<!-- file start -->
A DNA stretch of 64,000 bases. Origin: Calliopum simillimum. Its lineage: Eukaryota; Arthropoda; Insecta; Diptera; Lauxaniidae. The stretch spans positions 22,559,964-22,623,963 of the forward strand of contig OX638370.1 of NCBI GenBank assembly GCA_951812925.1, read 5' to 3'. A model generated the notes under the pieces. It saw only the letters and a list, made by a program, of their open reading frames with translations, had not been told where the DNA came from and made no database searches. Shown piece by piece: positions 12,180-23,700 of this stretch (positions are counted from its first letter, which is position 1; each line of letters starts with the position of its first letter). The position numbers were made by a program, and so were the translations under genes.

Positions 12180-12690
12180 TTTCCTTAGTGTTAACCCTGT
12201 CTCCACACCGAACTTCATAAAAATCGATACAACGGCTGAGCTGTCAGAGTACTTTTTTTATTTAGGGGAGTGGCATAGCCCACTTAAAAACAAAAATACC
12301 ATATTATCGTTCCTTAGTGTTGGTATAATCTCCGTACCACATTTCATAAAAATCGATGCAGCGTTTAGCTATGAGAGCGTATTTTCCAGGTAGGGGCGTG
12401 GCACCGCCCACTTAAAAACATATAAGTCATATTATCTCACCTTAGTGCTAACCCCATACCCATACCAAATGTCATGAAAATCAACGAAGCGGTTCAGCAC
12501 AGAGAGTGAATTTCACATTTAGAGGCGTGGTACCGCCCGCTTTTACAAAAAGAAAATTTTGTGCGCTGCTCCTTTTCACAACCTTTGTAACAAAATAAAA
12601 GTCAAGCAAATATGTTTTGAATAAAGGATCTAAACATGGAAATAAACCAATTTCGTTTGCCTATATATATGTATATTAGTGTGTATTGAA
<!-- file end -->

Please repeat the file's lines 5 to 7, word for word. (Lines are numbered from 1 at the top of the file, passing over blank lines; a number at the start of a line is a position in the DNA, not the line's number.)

12301 ATATTATCGTTCCTTAGTGTTGGTATAATCTCCGTACCACATTTCATAAAAATCGATGCAGCGTTTAGCTATGAGAGCGTATTTTCCAGGTAGGGGCGTG
12401 GCACCGCCCACTTAAAAACATATAAGTCATATTATCTCACCTTAGTGCTAACCCCATACCCATACCAAATGTCATGAAAATCAACGAAGCGGTTCAGCAC
12501 AGAGAGTGAATTTCACATTTAGAGGCGTGGTACCGCCCGCTTTTACAAAAAGAAAATTTTGTGCGCTGCTCCTTTTCACAACCTTTGTAACAAAATAAAA